No. 65976Board of Tax Appeals.
Decided February 26, 1968.
Taxation — Corporation franchise tax — Section 5733.01 et seq., Revised Code — Organized as corporation for profit — Not intended to operate for a profit — Co-operative apartment — Subject to tax.
An Ohio corporation organized as one for profit, although intended to manage a co-operative apartment without a profit motive, is subject to the franchise tax imposed by Section 5733.01 et seq., Revised Code.
Messrs. Weldon, Huston Keyser and Mr. Charles H. Huston, for appellant.
Mr. William B. Saxbe, attorney general, and Mr. Jon Ziegler,
This cause and matter came on to be considered by the Board of Tax Appeals upon a notice of appeal filed herein under date of September 13, 1967, by the appellant above named, from a final order of the Tax Commissioner dated August 14, 1967, wherein that official passed upon an application for review and correction of arrearage franchise tax certifications for the tax years 1962 to 1966 inclusive, filed with him by the appellant, under the provisions of Section 5733.11, Revised Code, with respect to appellant’s franchise tax liability for the years in question.
The matter was submitted to the Board of Tax Appeals upon the notice of appeal, the statutory transcript furnished by the Tax Commissioner, the testimony and evidence
presented at a hearing before the Board of Tax Appeals in Columbus, Ohio, on November 1, 1967, and the briefs supplied by counsel.
The body of the final order of the Tax Commissioner reads as follows:
“This proceeding, being the application of Woodland Gardens Apartments, Inc., an Ohio corporation, for review and correction of arrearage franchise tax certifications for the years 1962 to 1966, inclusive, after being duly heard, came on to be considered for final determination.
“Upon audit of the applicant’s franchise tax reports it was determined that the applicant had deducted in the computations of its net worth for the years involved an amount claimed to be an exempt asset. The Tax Commissioner added this amount to applicant’s net worth, resulting in arrearage certifications. The applicant filed an application for review and correction pursuant to the provisions of Section 5733.11, Revised Code, objecting to the arrearage certifications and contending that although incorporated for profit it does not operate for profit and should be exempt from the franchise tax. The applicant cited two Ohio Supreme Court cases in support of its contention. The first was Kirtland Country Club Co. v. Bowers (1962), 174 Ohio St. 116, which held personal property cannot be taxed under Section 5709.01 Revised Code, when it is owned by a country club not conducted for gain, profit or income. The second wa State, ex rel. Russell. v. Sweeney (1950), 153 Ohio St. 66, which held that the Secretary of State must refuse to record the articles of incorporation of a proposed corporation not for profit where the corporation’s actual character is for profit.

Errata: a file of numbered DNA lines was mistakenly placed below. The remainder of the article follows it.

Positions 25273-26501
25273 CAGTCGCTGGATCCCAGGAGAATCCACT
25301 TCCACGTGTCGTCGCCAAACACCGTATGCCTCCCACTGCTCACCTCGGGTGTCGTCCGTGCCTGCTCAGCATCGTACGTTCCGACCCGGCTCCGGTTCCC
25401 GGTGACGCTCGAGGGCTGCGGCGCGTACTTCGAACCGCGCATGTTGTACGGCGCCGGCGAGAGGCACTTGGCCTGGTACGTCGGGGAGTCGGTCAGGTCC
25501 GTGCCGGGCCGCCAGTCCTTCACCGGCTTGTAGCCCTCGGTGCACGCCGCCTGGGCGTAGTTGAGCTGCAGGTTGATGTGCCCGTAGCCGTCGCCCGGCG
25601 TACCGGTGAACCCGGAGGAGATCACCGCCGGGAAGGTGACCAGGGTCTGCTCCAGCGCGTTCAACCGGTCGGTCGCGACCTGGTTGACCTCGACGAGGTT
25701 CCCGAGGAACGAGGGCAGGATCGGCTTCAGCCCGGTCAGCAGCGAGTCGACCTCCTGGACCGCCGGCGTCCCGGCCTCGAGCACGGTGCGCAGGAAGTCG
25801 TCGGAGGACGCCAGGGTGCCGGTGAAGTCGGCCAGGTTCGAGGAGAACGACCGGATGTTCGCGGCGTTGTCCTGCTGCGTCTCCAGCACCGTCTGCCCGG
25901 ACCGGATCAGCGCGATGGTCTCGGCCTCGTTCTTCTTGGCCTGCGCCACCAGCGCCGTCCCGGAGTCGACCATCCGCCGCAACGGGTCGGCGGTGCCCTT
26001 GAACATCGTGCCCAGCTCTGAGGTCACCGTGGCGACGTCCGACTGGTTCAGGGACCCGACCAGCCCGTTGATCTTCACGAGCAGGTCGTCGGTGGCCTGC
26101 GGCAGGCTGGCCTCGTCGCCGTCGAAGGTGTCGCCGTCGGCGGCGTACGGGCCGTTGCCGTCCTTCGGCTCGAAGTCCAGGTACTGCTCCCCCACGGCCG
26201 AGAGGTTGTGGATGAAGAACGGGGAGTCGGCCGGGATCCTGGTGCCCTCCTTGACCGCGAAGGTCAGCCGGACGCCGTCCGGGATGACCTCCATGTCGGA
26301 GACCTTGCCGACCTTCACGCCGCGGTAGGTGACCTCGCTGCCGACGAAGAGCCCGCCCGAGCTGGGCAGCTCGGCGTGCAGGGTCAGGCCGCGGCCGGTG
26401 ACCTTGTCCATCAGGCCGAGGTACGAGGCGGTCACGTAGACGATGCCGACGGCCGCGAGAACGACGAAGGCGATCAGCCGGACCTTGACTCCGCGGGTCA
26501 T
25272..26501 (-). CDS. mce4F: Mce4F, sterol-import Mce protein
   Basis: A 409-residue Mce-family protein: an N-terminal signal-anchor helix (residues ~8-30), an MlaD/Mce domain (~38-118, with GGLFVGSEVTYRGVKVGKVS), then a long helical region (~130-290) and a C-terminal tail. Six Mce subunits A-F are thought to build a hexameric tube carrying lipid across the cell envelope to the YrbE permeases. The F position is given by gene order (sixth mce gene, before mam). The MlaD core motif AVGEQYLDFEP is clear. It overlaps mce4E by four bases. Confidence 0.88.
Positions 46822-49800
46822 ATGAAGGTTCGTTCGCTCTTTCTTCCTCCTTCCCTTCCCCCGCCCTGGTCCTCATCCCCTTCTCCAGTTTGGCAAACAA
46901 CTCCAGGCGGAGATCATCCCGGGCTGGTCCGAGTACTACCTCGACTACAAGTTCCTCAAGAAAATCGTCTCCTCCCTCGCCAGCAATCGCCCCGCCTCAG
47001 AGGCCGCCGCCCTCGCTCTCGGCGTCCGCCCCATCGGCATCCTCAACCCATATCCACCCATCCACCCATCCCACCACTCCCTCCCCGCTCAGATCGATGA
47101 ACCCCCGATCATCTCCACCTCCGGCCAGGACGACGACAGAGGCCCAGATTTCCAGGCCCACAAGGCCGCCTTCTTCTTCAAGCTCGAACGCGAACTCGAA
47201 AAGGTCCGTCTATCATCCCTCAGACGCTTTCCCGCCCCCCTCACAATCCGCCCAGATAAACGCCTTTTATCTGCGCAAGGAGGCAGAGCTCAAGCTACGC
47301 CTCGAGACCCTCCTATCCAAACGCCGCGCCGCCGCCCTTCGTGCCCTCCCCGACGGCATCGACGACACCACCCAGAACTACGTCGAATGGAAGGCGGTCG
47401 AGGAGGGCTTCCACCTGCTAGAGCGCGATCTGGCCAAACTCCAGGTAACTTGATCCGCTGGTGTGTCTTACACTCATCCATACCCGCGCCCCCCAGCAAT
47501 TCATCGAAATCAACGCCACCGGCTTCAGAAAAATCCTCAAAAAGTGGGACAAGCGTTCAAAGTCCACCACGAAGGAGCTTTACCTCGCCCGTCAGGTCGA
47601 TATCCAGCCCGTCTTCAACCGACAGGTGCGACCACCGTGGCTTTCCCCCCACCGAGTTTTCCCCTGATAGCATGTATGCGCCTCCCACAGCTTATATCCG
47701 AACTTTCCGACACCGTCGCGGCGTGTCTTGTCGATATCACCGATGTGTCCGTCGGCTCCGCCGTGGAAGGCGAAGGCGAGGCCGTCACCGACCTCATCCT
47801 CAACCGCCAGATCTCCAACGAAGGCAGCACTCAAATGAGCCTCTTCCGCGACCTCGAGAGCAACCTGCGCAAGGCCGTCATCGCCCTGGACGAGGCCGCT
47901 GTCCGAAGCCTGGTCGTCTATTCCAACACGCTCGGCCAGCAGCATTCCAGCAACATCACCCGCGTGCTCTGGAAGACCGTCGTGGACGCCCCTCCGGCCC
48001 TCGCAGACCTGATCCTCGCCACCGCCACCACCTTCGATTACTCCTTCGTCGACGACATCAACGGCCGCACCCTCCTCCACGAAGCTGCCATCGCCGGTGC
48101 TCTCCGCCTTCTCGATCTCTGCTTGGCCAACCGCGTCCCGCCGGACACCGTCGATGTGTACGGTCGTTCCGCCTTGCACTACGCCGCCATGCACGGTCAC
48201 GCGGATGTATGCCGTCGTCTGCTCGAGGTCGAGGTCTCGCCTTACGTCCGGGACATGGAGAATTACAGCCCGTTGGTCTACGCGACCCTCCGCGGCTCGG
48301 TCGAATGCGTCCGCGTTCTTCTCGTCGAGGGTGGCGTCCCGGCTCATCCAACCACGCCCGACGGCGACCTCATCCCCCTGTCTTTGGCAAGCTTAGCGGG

“Upon consideration of the information and evidence at hand, and Sections 5733.01 and 5733.05, Revised Code, the Tax Commissioner finds that the claimed exemption does not qualify as an exempt asset and that the two cases Kirtland Country Club
v. Bowers (1962), 174 Ohio St. 116, and State, ex rel. Russell,
v. Sweeney (1950), 153 Ohio St. 66 do not apply to the question of the applicant’s franchise tax liability.
“Accordingly, the Tax Commissioner finds no error in the arrearage certifications as heretofore made.
“The Tax Commissioner hereby issues this certificate of determination which is his final order with respect to the certifications here under review and orders that a copy of this certificate of determination be forwarded to the Auditor of State whose records shall be in conformity with the following:
“Arrearage Certificate No. 926-8531 Year Valuation Total Tax
1962 $368,071.00 $1,104.21 1963 357,248.00 1,071.74 1964 346,425.00 1,039.28 1965 338,784.49 1,016.35 1966 327,120.67 981.36”
The appellant’s notice of appeal in pertinent part reads as follows:
“Such tax assessment, valuation, determination, finding, computation or order is erroneous in the following respects:
“(1) That the Tax Commissioner found that the appellant, a cooperative apartment company, was a corporation for profit and subject to franchise taxes where the evidence shows that the operation of the appellant is designed to collect only amounts necessary to pay the expenses of the operation of the building.
“(2) That the Tax Commissioner failed to consider the fact that the true value of the principal asset of the corporation, to wit: the resident cooperative apartment building, was not the value carried on the books of the corporation, considering the fact that the leases on said apartments run during the life of the corporation and provide no income to the corporation, other than the payment of the expenses of the building, and the value to the corporation is only the reversionary interest and as such has only minimal value.
“(3) That the Tax Commissioner failed to consider that the appellant, which holds title to a cooperative apartment building and makes quarterly assessments from the shareholder tenants to pay the expenses incurred in operating the building, was not engaged in some active participation for profit in a business activity, and therefore was not doing business, and was subject to franchise taxes only on one-half of its net value represented by property and not on one-half represented by doing business.
“WHEREFORE, the appellant prays that the order of certificate of determination by the Tax Commissioner be overrun and appellant be found to owe no franchise taxes for the years 1962, 1963, 1964, 1965 and 1966.”
The appellant, Woodland Gardens Apartments, Inc., is a corporation, organized for profit, under the laws of the state of Ohio, in 1953.
The purpose clause of appellant’s Articles of Incorporation reads as follows: